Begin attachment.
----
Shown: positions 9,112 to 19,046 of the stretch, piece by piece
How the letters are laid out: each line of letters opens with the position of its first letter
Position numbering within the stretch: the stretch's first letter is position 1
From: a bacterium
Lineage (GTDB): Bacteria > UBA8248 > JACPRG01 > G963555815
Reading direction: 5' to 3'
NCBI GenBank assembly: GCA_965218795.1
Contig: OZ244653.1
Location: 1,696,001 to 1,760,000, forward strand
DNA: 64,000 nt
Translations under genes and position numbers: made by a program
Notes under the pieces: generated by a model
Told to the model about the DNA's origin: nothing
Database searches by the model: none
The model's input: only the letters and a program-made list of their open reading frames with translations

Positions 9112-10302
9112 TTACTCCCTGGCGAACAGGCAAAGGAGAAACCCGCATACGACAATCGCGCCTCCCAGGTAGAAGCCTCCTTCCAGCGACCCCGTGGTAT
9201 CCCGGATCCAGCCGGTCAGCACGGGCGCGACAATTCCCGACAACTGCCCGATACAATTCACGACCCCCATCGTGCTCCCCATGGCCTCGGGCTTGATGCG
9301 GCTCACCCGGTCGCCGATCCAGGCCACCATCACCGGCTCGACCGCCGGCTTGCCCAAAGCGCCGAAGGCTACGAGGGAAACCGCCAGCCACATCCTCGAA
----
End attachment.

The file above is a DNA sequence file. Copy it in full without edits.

Shown: positions 9,112 to 19,046 of the stretch, piece by piece
How the letters are laid out: each line of letters opens with the position of its first letter
Position numbering within the stretch: the stretch's first letter is position 1
From: a bacterium
Lineage (GTDB): Bacteria > UBA8248 > JACPRG01 > G963555815
Reading direction: 5' to 3'
NCBI GenBank assembly: GCA_965218795.1
Contig: OZ244653.1
Location: 1,696,001 to 1,760,000, forward strand
DNA: 64,000 nt
Translations under genes and position numbers: made by a program
Notes under the pieces: generated by a model
Told to the model about the DNA's origin: nothing
Database searches by the model: none
The model's input: only the letters and a program-made list of their open reading frames with translations

Positions 9112-10302
9112 TTACTCCCTGGCGAACAGGCAAAGGAGAAACCCGCATACGACAATCGCGCCTCCCAGGTAGAAGCCTCCTTCCAGCGACCCCGTGGTAT
9201 CCCGGATCCAGCCGGTCAGCACGGGCGCGACAATTCCCGACAACTGCCCGATACAATTCACGACCCCCATCGTGCTCCCCATGGCCTCGGGCTTGATGCG
9301 GCTCACCCGGTCGCCGATCCAGGCCACCATCACCGGCTCGACCGCCGGCTTGCCCAAAGCGCCGAAGGCTACGAGGGAAACCGCCAGCCACATCCTCGAA